US & Canada

PJ Crowley: How Obama learned the limits of American power

President Obama standing before a portrait of George Washington Image copyright Getty Images
Image caption Reaching the end of his time at the White House, President Obama is considering his legacy as a leader

It's been a long and complicated eight years for America's foreign policy under Barack Obama, but the chastened president is still a believer in US leadership, as PJ Crowley writes.

In the first year of his presidency, Barack Obama the idealistic internationalist cared deeply about what the world thought of US policy and power and committed himself to repairing America's standing in the world.

The United States was the indispensable nation, but needed to develop effective partnerships to solve the world's problems and share the burden of administering an interconnected and interdependent global system.

In the last year of his presidency, a far more chastened and realistic Barack Obama gave a remarkably blunt series of interviews to Jeffrey Goldberg of The Atlantic that revealed the difficulty of translating that presumed indispensability into coherent strategies and meaningful collective action to resolve complex conflicts that are rooted as much in the past as the present.

Obama remains a true believer in the importance of US leadership. But he recognises the limits of American power, understanding that there are intractable problems that even the world's most influential nation can't solve.

The president rejected what he called the "Washington playbook", that the answer to every situation is military force. Obama was elected largely because of the war in Iraq (he alone among the presidential contenders in 2008 had not voted for it) and to avoid another Iraq.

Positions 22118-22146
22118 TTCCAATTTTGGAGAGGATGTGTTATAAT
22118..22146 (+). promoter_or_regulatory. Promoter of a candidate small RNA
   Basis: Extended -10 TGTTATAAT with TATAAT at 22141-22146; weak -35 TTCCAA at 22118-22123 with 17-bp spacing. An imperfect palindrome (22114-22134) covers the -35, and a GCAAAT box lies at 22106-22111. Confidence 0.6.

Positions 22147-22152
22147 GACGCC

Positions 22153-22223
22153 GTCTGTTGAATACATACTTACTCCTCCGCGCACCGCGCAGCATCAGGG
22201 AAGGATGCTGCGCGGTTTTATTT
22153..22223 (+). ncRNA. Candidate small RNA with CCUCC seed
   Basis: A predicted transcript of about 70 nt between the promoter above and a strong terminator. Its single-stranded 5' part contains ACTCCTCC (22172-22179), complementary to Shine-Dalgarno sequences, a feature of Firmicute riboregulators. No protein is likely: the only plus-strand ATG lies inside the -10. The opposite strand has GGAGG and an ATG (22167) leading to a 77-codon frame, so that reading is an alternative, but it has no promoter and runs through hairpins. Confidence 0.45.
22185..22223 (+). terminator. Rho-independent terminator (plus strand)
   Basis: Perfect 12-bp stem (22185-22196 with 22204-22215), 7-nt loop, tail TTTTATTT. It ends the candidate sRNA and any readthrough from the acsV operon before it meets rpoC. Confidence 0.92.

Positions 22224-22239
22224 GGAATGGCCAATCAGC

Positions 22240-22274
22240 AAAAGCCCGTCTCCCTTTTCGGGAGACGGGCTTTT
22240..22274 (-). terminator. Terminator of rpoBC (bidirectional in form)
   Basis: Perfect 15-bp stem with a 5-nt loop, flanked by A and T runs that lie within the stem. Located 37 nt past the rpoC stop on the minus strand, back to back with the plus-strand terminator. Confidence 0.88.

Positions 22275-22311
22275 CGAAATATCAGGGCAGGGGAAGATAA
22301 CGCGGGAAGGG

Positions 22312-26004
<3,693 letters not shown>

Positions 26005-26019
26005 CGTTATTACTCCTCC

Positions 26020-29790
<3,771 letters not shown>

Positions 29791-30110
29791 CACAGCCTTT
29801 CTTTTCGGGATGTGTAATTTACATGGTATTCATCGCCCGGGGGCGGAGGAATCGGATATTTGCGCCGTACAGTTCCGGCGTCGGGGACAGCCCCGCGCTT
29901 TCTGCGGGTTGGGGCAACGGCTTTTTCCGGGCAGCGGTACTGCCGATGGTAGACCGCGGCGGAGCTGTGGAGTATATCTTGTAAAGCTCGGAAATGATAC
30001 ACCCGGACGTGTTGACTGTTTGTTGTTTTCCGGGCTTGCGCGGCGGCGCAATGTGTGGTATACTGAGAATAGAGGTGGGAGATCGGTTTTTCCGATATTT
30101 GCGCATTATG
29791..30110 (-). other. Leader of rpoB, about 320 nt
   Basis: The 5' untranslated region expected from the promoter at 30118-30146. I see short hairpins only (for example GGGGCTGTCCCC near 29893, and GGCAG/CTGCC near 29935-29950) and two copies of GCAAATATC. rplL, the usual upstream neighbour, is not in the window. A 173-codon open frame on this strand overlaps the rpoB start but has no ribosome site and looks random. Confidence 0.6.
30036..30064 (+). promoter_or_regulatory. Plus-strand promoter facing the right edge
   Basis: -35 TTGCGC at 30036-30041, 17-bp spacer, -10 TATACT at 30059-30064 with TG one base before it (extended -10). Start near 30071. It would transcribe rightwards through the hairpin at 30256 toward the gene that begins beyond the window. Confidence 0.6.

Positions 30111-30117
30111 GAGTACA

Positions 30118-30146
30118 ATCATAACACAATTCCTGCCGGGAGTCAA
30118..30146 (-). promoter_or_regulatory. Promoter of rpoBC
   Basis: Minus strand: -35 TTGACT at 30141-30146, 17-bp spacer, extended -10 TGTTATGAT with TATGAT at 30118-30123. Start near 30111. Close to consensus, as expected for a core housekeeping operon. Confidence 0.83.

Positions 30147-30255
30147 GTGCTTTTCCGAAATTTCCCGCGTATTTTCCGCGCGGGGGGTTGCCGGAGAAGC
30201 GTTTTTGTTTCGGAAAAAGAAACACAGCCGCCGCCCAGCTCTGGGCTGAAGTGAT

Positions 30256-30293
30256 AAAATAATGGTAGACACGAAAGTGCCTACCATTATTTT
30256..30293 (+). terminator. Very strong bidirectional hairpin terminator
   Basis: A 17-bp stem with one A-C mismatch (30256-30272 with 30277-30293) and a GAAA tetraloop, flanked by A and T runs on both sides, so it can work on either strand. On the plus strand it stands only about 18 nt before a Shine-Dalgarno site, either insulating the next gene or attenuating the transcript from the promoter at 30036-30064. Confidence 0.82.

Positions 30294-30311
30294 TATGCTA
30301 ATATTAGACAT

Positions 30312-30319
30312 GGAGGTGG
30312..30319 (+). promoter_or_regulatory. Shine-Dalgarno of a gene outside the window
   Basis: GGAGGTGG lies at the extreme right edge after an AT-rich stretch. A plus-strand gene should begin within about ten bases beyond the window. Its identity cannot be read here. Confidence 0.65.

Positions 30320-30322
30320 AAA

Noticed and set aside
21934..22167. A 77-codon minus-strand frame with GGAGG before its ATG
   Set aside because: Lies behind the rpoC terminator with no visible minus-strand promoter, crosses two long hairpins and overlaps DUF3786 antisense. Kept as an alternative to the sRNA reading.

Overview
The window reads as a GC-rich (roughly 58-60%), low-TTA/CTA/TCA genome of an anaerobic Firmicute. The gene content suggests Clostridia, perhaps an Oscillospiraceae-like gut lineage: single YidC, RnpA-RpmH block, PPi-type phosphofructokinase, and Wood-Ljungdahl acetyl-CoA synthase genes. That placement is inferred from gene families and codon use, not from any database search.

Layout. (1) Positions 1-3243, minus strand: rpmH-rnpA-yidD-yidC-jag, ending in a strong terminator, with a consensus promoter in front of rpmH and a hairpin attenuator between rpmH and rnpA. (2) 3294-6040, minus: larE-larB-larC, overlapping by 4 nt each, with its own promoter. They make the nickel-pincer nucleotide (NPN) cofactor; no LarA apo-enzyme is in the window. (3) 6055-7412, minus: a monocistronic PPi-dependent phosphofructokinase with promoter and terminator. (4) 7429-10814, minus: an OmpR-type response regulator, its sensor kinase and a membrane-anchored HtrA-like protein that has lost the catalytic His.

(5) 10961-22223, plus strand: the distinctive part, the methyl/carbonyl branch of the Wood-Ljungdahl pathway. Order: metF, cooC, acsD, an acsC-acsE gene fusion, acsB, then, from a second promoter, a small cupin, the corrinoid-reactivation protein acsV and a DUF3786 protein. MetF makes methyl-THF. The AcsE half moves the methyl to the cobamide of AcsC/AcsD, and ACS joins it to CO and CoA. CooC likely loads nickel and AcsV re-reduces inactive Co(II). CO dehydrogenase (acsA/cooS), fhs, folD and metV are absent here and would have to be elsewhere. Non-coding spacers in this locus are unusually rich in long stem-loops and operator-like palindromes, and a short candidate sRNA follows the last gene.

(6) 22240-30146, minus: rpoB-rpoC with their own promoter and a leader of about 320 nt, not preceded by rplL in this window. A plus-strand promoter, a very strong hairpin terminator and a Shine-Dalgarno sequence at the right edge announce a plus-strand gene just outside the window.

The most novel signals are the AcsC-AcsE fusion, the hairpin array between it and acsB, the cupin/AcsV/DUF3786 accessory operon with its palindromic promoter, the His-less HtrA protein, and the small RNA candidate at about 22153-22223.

Image copyright Getty Images
Image caption Mr Obama pledged to end wars in Iraq as well as Afghanistan where Capt Florent Groberg earned his Medal of Honor

Obama tried to better match the level of military muscle and diplomatic commitment to the importance of the interest and the potential for impact. He refused to take ownership of the outcome of a problem that he felt America didn't need to solve or couldn't solve at an acceptable or sustainable financial and political cost.

This strategic logic, as Obama told Goldberg, explained in large part his cautious approach to Libya and Syria.

How did Obama and Cameron fall out?

White House insists leaders are 'close partners'

Obama was pushed by British Prime Minister David Cameron and French President Nicolas Sarkozy to support the Nato intervention to prevent an imminent massacre and protect the Libyan people from their unhinged leader, Muammar Gaddafi, who threatened to kill his political opponents "like rats".

Somewhere along the line, the three leaders decided that the only way to protect the Libyan people was to help the Libyan opposition, the National Transitional Council, overthrow the Gaddafi regime.

The world is undoubtedly better off without Gaddafi, but not yet Libya. While Obama rightly placed primary responsibility on Libya - the interim government was overconfident of its ability to manage its transition to democracy — he seemed to also finger a distracted Europe, which had a bigger stake in Libya's future.